Tag Archives: synonyms

Lookalikes: Elicit vs. Illicit


Today, I’m giving you another set of confused word.

Elicit [ih-lis-it] (verb):

to draw or bring out forth; evoke

Example:

Our words and actions should elicit  positive changes in our society.

Illicit [ih-lis-it] (adj.):

not legally permitted or authorized. (think illegal)

Example:

I refused in participate in any illicit activity.

 

Word of the Day: Guile


appearances-are-deceptive-oleksiy-maksymenko

Hello everyone! I hope your week is going well so far. Today, I’m sharing with you my new favorite word.

Guile [gahyl] (noun):

insidious cunning in attaining a goal; artful or crafty deception; duplicity.

Example:

She lured him in, her smile paralyzing his logic. His vanity blocked the thought of her approach being a mere part of her guile .

 

Word of the Day: Smelly Words


Young Girl (13-14) Holding Her Nose at the Dinner TableLet’s explore some words that would make you wince.

Noisome [noi-suhm] (adj.):

1. harmful or disgusting, as an odor.

2. harmful or injurious to health.

Example:
Can you turn off that cigar? The smell is noisome.

Pungent [puhn-juhnt] (adj.):

1. sharply affecting the organs of taste or smell, as if by a penetrating power; biting; acrid.

2. acutely distressing to the feelings or mind; poignant.

3. caustic, biting, or sharply expressive: pungent remarks.

4. mentally stimulating or appealing: wit.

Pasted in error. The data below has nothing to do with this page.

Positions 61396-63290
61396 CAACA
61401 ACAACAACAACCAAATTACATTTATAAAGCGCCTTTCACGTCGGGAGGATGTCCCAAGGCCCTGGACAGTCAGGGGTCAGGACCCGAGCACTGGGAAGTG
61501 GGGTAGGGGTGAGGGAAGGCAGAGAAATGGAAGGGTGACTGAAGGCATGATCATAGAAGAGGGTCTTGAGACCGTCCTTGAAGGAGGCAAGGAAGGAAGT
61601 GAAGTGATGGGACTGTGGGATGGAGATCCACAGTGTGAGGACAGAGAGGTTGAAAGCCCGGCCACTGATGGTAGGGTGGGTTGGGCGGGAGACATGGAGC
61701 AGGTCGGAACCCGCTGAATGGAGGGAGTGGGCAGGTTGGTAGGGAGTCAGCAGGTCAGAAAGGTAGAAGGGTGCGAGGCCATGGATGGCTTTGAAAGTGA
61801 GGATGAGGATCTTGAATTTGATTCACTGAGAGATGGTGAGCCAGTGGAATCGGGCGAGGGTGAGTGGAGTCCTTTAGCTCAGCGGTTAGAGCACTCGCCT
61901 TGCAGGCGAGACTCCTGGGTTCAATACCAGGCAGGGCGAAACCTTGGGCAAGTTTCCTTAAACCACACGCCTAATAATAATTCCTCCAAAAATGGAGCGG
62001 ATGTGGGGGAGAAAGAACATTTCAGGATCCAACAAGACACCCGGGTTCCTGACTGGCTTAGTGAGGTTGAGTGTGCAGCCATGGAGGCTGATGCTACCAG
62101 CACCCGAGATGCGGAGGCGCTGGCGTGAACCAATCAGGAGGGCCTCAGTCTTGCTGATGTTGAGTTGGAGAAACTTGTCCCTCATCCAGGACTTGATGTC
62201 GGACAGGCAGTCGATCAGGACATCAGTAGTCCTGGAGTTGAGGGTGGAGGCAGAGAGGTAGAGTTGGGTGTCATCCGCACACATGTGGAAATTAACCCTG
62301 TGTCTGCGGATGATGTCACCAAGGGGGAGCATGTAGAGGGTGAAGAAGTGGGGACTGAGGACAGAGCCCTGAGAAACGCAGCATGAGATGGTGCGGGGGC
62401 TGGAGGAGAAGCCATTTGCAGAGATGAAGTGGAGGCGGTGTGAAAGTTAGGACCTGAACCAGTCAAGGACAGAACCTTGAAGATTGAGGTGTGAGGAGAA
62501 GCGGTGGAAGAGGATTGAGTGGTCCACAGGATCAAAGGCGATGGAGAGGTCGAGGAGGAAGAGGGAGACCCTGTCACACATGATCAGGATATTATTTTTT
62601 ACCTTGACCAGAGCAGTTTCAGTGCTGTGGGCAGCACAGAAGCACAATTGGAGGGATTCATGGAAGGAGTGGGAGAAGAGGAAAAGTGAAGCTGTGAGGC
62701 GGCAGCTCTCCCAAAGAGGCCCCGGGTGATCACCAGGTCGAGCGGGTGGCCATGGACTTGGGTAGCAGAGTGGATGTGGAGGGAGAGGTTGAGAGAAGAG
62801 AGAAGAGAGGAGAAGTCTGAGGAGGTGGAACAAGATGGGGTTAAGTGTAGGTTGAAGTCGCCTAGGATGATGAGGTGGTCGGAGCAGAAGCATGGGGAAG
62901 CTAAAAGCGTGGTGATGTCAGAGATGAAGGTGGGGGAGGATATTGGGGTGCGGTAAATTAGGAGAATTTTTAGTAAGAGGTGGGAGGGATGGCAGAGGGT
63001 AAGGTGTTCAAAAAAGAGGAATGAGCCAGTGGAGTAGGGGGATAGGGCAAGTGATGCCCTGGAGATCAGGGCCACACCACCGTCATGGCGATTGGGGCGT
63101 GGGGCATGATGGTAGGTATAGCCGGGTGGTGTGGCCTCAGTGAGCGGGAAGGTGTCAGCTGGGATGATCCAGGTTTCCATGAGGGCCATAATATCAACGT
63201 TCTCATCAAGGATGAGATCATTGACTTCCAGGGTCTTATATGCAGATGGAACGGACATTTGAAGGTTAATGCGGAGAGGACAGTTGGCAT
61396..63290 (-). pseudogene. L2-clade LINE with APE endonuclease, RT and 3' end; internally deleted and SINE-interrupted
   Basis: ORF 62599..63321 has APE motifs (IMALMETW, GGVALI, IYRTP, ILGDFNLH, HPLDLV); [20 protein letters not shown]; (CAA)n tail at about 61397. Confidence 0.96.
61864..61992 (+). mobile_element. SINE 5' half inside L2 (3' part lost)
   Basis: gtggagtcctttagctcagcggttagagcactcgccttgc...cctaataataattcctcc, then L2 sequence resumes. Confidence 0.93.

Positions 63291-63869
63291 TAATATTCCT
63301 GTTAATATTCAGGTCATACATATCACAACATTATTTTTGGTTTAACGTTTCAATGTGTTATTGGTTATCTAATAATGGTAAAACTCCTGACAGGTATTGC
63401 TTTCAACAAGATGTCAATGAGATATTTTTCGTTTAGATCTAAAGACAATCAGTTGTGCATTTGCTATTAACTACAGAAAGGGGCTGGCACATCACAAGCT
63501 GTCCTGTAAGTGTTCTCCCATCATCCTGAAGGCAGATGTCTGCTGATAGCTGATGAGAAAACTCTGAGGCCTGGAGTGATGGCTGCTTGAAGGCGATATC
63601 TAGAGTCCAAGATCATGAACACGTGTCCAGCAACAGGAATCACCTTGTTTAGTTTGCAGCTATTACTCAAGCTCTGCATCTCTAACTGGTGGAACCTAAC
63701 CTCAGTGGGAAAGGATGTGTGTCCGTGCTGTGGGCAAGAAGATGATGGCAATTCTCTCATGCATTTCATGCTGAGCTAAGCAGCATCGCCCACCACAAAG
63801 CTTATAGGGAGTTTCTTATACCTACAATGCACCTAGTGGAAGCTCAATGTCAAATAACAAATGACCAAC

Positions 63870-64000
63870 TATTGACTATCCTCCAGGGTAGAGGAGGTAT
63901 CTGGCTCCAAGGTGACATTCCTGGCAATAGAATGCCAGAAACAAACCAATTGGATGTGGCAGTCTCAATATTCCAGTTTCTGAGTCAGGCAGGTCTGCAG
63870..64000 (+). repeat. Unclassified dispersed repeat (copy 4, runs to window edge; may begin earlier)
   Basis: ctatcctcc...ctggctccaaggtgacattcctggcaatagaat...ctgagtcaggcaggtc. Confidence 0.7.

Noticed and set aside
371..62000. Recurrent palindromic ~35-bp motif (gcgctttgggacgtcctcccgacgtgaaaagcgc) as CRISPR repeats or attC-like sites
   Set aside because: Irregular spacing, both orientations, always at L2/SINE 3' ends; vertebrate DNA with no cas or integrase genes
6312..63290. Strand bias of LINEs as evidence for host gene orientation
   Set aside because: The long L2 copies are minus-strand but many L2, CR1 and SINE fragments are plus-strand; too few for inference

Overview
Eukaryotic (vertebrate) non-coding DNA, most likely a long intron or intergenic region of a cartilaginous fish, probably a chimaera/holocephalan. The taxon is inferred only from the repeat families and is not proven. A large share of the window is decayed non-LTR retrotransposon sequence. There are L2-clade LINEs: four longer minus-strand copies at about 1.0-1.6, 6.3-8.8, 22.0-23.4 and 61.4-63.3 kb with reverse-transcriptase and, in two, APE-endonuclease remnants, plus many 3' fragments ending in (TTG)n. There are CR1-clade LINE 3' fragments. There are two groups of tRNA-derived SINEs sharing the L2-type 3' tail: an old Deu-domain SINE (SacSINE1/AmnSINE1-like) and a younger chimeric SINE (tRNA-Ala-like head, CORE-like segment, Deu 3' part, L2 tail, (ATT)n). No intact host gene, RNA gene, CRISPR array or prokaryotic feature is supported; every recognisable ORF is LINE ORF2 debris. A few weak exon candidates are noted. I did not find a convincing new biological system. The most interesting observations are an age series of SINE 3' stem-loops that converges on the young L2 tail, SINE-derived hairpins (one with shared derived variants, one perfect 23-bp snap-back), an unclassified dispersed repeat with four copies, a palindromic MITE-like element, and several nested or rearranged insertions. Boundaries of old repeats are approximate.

5. Biology . piercing or sharp-pointed.
Example:
Not even the best perfume could mask that pungent smell of his.

Misunderstood: Contented Vs. Contentious


Opposites_attract_by_stella_marina

No, Contentious is not derived from content. It’s not its adjective. It’s not another noun with the same meaning. It’s a totally different word that has a totally different meaning.

Content [kuhn-tent] or Contented [kuhn-ten-tid] (adj.):

satisfied, contempt, agreeing.

Example:

You can’t bribe me with your money, I’m contented with my own.

Contentious [kuhn-ten-shuhs] (adj.):

1. argumentative, quarrelsome.

2. causing argument or strife.

Example:

When the issue became contentious, the negotiation had to be halted until both parties regained their composure.

Twins: Wrath and Wroth


ImageYou know that Wrath, the deadly sin, means anger. Did you know, however, that wrath has a twin brother? I didn’t, until recently. Meet¬†Wroth.

Wroth [rawth, roth or, esp. British, rohth] (adj.):

1. angry.

2. stormy, violent, turbulent.

Example:

His wroth blurred his common sense. At that moment, he was ready to do anything.